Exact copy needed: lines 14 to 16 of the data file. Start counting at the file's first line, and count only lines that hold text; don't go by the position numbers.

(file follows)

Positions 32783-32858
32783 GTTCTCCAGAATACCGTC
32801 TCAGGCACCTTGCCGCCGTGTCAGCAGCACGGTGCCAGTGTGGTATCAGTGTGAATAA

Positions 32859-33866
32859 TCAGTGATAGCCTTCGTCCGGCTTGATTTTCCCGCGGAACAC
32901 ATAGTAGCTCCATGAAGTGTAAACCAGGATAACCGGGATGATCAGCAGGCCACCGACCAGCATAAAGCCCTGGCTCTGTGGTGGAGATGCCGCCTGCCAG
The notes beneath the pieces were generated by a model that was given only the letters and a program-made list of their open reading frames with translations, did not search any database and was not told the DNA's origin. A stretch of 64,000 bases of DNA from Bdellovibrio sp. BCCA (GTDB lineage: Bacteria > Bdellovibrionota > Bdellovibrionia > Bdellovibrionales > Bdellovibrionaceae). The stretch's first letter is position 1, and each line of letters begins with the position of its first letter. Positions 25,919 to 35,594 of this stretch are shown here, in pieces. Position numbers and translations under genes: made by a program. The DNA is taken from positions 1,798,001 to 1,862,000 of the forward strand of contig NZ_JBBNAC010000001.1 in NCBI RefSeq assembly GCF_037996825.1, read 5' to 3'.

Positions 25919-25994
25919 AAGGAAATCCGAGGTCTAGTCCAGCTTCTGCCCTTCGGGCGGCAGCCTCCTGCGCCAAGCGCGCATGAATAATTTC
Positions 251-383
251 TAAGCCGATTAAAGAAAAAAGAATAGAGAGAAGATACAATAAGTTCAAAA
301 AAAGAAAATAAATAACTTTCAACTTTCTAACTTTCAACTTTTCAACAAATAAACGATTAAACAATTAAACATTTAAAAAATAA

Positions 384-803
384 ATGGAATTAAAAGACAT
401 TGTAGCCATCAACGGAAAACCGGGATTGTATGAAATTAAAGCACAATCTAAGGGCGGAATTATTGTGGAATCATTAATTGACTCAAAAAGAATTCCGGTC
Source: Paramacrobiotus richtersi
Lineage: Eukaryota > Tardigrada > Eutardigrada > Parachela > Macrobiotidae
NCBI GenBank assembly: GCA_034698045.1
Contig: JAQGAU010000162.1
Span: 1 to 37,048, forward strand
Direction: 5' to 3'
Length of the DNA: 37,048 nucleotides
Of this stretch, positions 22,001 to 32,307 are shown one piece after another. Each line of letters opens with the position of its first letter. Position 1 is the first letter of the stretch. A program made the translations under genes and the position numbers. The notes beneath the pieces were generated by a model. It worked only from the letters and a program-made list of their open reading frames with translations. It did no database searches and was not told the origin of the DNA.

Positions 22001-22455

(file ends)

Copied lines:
384 ATGGAATTAAAAGACAT
401 TGTAGCCATCAACGGAAAACCGGGATTGTATGAAATTAAAGCACAATCTAAGGGCGGAATTATTGTGGAATCATTAATTGACTCAAAAAGAATTCCGGTC
Source: Paramacrobiotus richtersi